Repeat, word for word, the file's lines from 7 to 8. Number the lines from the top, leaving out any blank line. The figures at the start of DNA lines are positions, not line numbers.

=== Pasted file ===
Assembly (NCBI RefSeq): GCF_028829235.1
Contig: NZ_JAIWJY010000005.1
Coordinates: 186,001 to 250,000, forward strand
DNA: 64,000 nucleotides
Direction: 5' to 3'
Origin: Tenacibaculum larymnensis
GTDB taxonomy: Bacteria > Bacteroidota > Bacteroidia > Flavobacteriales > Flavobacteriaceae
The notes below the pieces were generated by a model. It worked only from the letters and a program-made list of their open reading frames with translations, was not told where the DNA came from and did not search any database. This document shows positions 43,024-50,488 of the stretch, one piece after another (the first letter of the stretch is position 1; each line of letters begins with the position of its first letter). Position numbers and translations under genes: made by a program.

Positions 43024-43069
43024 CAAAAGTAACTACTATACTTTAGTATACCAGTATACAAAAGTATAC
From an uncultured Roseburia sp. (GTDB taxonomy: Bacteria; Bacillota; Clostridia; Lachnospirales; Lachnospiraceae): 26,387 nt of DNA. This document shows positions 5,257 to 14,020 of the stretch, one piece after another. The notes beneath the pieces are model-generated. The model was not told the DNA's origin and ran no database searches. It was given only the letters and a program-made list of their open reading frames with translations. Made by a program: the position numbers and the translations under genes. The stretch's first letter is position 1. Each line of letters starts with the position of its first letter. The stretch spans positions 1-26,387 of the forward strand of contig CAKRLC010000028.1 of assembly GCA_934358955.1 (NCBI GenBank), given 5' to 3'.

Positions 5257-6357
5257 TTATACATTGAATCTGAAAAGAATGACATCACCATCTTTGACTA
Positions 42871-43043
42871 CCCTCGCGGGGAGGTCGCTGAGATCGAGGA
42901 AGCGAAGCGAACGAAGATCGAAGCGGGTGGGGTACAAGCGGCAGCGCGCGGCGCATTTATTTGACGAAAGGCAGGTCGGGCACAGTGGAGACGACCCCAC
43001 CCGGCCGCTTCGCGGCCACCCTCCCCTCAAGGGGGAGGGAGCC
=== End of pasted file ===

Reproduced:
GTDB taxonomy: Bacteria > Bacteroidota > Bacteroidia > Flavobacteriales > Flavobacteriaceae
The notes below the pieces were generated by a model. It worked only from the letters and a program-made list of their open reading frames with translations, was not told where the DNA came from and did not search any database. This document shows positions 43,024-50,488 of the stretch, one piece after another (the first letter of the stretch is position 1; each line of letters begins with the position of its first letter). Position numbers and translations under genes: made by a program.